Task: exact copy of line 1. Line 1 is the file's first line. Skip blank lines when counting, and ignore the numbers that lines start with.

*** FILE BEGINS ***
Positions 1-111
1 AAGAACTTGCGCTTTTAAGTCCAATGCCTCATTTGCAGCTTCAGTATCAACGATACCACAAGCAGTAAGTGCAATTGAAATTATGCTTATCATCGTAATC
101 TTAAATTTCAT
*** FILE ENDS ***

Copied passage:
Positions 1-111